United States District Court, S.D. West Virginia
ANGELA UNDERWOOD, individually and on behalf of others similarly situated, Plaintiff,
KC TRANSPORT, INC., d/b/a KC TRANSPORT OF WEST VIRGINIA, INC., a West Virginia Corporation, and KENNY COMPTON, a West Virginia resident, Defendants.
MEMORANDUM OPINION AND ORDER
T. Copenhaver, Jr. Senior United States District Judge
is the parties' joint motion, filed January 18, 2019, for
approval of a settlement agreement and dismissal of this
action with prejudice.
Angela Underwood initiated this action in this court on April
26, 2017, charging defendant KC Transport, Inc. with alleged
violations of the Fair Labor Standards Act
(“FLSA”), 29 U.S.C. § 201 et seq. The
plaintiff, a former employee of KC Transport, claimed that KC
Transport owed her and all other similarly situated
individuals unpaid overtime wages.
action has never been certified, either conditionally or
finally, pursuant to 29 U.S.C. 216(b).
both parties fully briefed their cross-motions for summary
judgment, the parties informed the court that they had
reached a settlement through mediation. The parties later
filed the pending motion, seeking approval of a settlement
that would dismiss with prejudice plaintiff's claims.
Attached to the motion is an unexecuted “Mediated
Partial Settlement Agreement.”
settlement between the parties here is intended to settle not
only the claims raised in this case but also an
age-discrimination dispute between the parties in state
court. See Joint Mot., ECF No. 57, at 3. The Settlement
Agreement describes a universal settlement for both claims in
the amount of $10, 000. Settlement Agreement, ECF No. 57-1.
The parties later informed the court, by filing a
supplemental joint motion on February 26, 2019, that $5, 000
was the amount allocated to settle the FLSA matter.
Supplemental Joint Mot., ECF No. 58, at 2. While the
Settlement Agreement filed with the court on January 18, 2019
contained a confidentiality provision, which is inconsistent
with FLSA jurisprudence, the parties filed, on March 8, 2019,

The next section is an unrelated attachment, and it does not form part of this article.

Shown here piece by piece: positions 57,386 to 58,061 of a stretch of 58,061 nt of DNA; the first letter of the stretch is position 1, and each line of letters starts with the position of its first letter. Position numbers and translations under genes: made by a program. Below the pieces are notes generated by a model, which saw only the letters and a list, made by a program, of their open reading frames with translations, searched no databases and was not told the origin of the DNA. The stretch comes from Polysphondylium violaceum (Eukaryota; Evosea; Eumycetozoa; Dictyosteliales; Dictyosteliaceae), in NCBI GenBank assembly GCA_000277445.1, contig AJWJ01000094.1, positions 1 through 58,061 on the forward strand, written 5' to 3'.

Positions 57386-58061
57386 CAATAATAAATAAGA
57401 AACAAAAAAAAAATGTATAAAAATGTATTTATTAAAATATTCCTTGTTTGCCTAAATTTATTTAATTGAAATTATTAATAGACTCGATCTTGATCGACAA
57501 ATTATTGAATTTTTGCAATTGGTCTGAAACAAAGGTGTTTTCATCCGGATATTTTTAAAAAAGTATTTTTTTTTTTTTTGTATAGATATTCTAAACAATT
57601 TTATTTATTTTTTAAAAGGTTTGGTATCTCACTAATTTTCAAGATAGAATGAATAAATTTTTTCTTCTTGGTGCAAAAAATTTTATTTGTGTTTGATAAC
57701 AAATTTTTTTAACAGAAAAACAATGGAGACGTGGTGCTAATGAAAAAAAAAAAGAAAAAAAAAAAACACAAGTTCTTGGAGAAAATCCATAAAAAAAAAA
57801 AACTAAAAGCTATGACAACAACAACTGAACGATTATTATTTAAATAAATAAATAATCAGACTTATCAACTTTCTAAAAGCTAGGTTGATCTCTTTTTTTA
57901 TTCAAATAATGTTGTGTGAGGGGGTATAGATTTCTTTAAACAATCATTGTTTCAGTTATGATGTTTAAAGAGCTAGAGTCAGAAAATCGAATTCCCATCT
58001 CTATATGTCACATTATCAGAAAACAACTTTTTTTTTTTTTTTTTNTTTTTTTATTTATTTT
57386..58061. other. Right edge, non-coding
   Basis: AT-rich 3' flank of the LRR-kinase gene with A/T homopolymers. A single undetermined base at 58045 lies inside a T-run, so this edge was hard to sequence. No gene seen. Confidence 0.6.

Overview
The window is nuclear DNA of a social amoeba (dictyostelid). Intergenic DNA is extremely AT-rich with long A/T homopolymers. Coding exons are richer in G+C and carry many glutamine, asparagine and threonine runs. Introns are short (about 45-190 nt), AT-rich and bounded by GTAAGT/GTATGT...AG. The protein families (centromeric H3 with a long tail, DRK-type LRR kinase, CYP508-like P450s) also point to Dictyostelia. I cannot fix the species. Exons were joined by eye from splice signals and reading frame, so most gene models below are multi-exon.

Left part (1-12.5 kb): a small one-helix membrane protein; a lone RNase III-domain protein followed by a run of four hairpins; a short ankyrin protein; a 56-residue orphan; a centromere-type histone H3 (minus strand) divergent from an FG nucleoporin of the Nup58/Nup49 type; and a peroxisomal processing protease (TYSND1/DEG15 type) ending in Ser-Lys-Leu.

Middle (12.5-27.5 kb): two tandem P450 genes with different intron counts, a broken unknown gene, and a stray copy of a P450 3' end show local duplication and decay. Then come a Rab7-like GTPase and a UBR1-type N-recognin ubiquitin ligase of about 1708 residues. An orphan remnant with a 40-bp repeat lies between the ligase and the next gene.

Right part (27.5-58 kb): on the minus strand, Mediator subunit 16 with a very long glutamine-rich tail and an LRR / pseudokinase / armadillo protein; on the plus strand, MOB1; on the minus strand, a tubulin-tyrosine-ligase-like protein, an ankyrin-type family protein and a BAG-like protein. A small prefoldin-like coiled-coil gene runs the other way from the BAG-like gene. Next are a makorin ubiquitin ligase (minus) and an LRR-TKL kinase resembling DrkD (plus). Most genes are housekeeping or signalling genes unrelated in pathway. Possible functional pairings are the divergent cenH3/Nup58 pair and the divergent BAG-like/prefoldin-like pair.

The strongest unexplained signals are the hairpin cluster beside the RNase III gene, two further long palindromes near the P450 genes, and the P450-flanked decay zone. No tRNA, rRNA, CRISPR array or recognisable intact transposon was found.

a stipulation that any confidentiality provision, or
reference thereto, relating to the above-styled civil action,
including the filed Settlement Agreement, shall be deemed
stricken. ECF No. 59. All payments have already been made to
the plaintiff and her counsel. Joint Mot., ECF No. 57, at 2.
Standard of Review
FLSA establishes federal minimum-wage, maximum-hour, and
overtime guarantees that cannot be modified by
contract.” Genesis HealthCare, 569 U.S. at 69. Doing so
would thwart the purpose of the Act, which is “to
protect all covered workers from substandard wages and
oppressive working hours, ‘labor conditions [that are]
detrimental to the maintenance of the minimum standard of
living necessary for health, efficiency, and general
well-being of workers.'” Barrentine v.
Arkansas-Best Freight Sys., 450 U.S. 728, 739 (1981)
(alteration in original) (quoting 42 U.S.C. § 202(a)).
Consequently, FLSA claims for back wages can be settled in
only two ways, only one of which is relevant here:
“When employees bring a private action for back wages
under the FLSA, and present to the district court a proposed
settlement, the district court may enter a stipulated
judgment after scrutinizing the settlement for
fairness.” Lynn's Food Stores, Inc. v. United
States, 679 F.2d 1350, 1352-53 (11th Cir. 1982) (citing
Schulte, Inc. v. Gangi, 328 U.S. 108 (1946), and
Jarrard v. Southeastern Shipbuilding Corp., 163 F.2d
960, 961 (5th Cir. 1947)).
the Court of Appeals for the Fourth Circuit has not yet had
occasion to endorse a standard for approving FLSA
settlements, “district courts in this circuit typically
employ the considerations set forth by the Eleventh Circuit
in Lynn's Food Stores.” Kim v. Confidential
Studio Inc., No. PWG-15-410, 2017 WL 3592455 at *2 (D.
Md. Aug. 21, 2017) (citing cases). As succinctly stated by
the district court in Confidential Studio,
[t]he settlement must “reflect[ ] a fair and reasonable
resolution of a bona fide dispute over FLSA provisions,
” which includes findings with regard to (1) whether
there are FLSA issues actually in dispute, (2) the fairness
and reasonableness of the settlement in light of the relevant
factors from [Federal Rule of Civil Procedure] 23, and (3)
the reasonableness of the attorneys' fees, if included in
Id. (second alteration in original) (citing cases
and quoting Lynn's Food Stores, 679 F.2d at 1355).
the FLSA issue here is actually in dispute. The plaintiff
alleges that she is a non-exempt employee, entitled to unpaid
overtime wages she earned while working ...